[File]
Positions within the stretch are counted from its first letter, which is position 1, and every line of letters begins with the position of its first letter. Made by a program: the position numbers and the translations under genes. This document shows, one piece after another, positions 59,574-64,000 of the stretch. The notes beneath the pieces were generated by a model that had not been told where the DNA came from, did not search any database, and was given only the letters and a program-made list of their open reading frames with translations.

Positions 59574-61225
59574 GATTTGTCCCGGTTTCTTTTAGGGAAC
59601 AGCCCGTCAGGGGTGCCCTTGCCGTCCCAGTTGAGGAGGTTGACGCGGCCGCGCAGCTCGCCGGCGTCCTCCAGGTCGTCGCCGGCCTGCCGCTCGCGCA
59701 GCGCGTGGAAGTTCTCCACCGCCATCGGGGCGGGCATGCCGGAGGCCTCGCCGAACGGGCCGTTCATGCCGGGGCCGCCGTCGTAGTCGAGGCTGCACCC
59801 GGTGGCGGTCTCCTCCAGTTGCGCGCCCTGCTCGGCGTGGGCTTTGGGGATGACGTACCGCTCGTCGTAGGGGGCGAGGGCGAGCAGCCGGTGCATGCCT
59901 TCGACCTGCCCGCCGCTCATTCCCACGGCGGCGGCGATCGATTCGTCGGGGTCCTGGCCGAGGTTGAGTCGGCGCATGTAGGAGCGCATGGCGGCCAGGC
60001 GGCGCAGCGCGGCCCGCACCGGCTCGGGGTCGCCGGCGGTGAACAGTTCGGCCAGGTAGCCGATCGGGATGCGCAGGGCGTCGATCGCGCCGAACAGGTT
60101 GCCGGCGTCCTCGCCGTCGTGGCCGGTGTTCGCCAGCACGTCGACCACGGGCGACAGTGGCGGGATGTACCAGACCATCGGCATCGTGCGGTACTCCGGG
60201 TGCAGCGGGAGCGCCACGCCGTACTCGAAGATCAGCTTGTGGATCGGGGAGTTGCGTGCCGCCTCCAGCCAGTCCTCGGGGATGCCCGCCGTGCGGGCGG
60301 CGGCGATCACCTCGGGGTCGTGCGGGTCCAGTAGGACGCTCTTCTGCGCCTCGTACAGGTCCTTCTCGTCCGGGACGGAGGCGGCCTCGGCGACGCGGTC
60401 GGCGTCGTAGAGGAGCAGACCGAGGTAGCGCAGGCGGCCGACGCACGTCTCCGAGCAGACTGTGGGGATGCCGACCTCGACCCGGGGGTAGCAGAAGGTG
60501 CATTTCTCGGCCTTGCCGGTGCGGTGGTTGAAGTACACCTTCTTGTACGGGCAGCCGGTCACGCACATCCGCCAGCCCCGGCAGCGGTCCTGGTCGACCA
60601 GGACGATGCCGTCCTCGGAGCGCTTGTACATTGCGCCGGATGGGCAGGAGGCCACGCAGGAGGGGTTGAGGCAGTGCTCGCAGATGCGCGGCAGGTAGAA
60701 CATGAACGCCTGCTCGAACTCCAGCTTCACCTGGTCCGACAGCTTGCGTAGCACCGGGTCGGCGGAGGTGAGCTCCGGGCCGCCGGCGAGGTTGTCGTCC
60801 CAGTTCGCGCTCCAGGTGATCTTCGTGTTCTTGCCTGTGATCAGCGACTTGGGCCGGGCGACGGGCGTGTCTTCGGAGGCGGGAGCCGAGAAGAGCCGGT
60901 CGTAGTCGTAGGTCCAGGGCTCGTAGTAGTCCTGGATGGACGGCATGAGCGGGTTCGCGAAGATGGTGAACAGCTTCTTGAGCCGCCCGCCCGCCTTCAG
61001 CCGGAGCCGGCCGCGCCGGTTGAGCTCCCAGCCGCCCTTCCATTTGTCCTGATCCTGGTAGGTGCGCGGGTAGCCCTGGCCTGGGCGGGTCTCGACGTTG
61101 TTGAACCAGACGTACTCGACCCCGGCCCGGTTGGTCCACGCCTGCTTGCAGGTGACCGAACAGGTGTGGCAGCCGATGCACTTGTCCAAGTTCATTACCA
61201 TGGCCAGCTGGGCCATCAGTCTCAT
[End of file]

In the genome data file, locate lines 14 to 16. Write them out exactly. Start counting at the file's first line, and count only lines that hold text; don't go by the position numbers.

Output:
60601 GGACGATGCCGTCCTCGGAGCGCTTGTACATTGCGCCGGATGGGCAGGAGGCCACGCAGGAGGGGTTGAGGCAGTGCTCGCAGATGCGCGGCAGGTAGAA
60701 CATGAACGCCTGCTCGAACTCCAGCTTCACCTGGTCCGACAGCTTGCGTAGCACCGGGTCGGCGGAGGTGAGCTCCGGGCCGCCGGCGAGGTTGTCGTCC
60801 CAGTTCGCGCTCCAGGTGATCTTCGTGTTCTTGCCTGTGATCAGCGACTTGGGCCGGGCGACGGGCGTGTCTTCGGAGGCGGGAGCCGAGAAGAGCCGGT